It’s been a while since we’ve seen director Doug Liman in the world of dialog-driven filmmaking. With Go and Swingers, you got the feeling Liman knew how to make dialogue pop as action, but then he transitioned to actual popcorn action. After spending time on major tentpole releases, the director has returned to his roots.
Fair Game is somewhat of a marriage drama, similar to Mr. & Mrs. Smith, but without the gunplay. It’s definitely not the “high-octane” thriller it may, and most likely, will be sold as.
Doug Liman had plentyto say when I sat down with him. His answers were thoughtful speeches when it came how he initially dreamed of only making dumb action movies, his visual style, and what exactly happened on Jumper.
Do you look at this as your return to dialog-driven films?
I never really left it, but I thought I was going to leave it. I always wanted to make big action movies as a kid, and that was my dream. In a way, Swingers was the thing I suffered through the most doing because of all that dialog, so I could eventually be allowed to do a big dumb action movie, honestly. I’m being totally honest, that was my thinking. The strange thing that happened was that I discovered I actually like character and dialog, so by the time my plan worked and I was given the keys to direct a big dumb action movie, I realized I was much more interested in character than I was in action. I had changed as a human being when I got to that point. This wasn’t from a budget point-of-view, but more of a sort of return to my roots.
I feel like this is very consistent for me, even in terms of it being a true story is not as big of a departure as you might think. More of The Bourne Identity‘s script was taken from the events of the Iran Contra, which my father investigated for the Senate, than what was taken from Robert Ludlum‘s novel.
Robert Ludlum’s novel was written at the height of the cold war, but the cold war is over. The Jackal is the villain of Ludlum’s novel, and he’s been in jail for a long time now. He may actually be dead now, I actually don’t know. With Mr. & Mrs. Smith, that was also a step in the evolution of me making this movie. The relationship between Joe and Val has a lot in common with the relationship of John and Jane Smith. It’s spies living in suburbia.
It’s an interesting dichotomy.
It’s endlessly fascinating, especially when you think about Joe Wilson, who’s this former ambassador and sort of flamboyant and has a beautiful blonde trophy wife and two kids, but little do the neighbors know as Valerie is dropping the kids off at school she’s heading into Langley, where she’s going to be traveling the globe as a top undercover C.I.A operative.
That sounds like I made that up for a movie.
It’s that much more interesting to me because it’s actually real. They’re real people and there’s more people like them who haven’t been outed and are doing this everyday. There’s something endlessly fascinating where the wheels touch the ground or where the sexy wheels of espionage intersect with our world.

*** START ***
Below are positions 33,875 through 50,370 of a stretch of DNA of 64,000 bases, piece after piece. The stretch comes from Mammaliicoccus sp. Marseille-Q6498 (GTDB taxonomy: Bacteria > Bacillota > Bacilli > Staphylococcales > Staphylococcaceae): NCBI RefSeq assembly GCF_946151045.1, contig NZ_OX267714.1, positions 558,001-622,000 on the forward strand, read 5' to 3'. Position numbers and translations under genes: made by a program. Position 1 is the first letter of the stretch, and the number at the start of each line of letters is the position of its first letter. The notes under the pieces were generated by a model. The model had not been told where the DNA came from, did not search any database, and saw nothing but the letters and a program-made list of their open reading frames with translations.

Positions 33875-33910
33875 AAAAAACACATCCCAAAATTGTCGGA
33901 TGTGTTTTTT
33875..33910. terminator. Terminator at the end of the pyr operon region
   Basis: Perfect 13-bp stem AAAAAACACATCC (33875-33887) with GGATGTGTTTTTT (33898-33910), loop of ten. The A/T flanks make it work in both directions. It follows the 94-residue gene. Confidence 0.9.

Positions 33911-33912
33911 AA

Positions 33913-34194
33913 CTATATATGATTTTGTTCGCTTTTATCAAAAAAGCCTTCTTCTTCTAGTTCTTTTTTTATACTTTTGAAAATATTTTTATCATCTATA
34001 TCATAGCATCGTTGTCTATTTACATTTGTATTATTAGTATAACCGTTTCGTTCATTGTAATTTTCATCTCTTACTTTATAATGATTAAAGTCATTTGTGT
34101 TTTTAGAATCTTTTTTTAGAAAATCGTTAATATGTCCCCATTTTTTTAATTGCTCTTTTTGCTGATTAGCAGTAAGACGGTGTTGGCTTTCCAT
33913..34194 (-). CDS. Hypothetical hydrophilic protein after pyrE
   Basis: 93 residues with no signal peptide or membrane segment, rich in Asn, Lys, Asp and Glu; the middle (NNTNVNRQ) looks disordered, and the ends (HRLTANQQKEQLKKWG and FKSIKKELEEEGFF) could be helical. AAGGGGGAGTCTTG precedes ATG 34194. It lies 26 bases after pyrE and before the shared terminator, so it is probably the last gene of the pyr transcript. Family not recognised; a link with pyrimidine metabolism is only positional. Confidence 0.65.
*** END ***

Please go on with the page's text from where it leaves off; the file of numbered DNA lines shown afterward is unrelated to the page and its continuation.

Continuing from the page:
Was there anything different for you, like you said, returning to almost nonstop dialog?
Like, did it change for me? No. There are so many good meaty scenes and great actors delivering the lines, and that’s just a really comfortable place to be as a filmmaker. It’s a lot harder sometimes when you’re doing a bigger commercial movie where there’s a scene that doesn’t make sense, but you somehow need to make it work because the plot requires it. You’re trying to make something feel honest when it’s only reason for being is moving the plot from point A to point B.
It’s a question of trying to make it feel honest, and those are the really hard scenes. That being said, the scariest filming I’ve ever had to do in my career was with this movie because there are a lot of intimate scenes. It has some of the most mature scenes I’ve ever had to direct, and those were the days I was the most intimidated showing up to set.
Do you think you would’ve been capable of doing those scenes 10 years ago?
No, I think 10 years ago I wouldn’t have been able to show the restraint that I believe I was able to show with the film now. I’m really taking my opinions out of the movie, and that only happens because of the life experiences I’ve had in the last 10 years. It’s from working on the Obama campaign and realizing that regular Americans don’t want to hear what people in Hollywood have to say about the world. I mean, they really don’t. That experience was going to color how I was going to approach the movie and also – this predates Swingers – but watching my father investigate the Iran Contra situation. That is probably the largest and most dramatic abuse of power in our country’s history.
I mean, Ronald Reagan setup a secret C.I.A organization to conduct covert missions unaccountable and outside of the law and only reporting to the White House. That was a sexy enough idea that I borrowed a lot of those elements for The Bourne Identity, but what was incredible was that the American public really didn’t care. Ever since Watergate we have really not cared, and that kind of makes sense to me. I didn’t make Fair Game because of politics. I read the paper and keep up with the news, so in 2003 I was outraged about what was going on in D.C. with Valerie Plame, but I was in the middle of makingMr. & Mrs. Smith. I was outraged, but I went back to my life.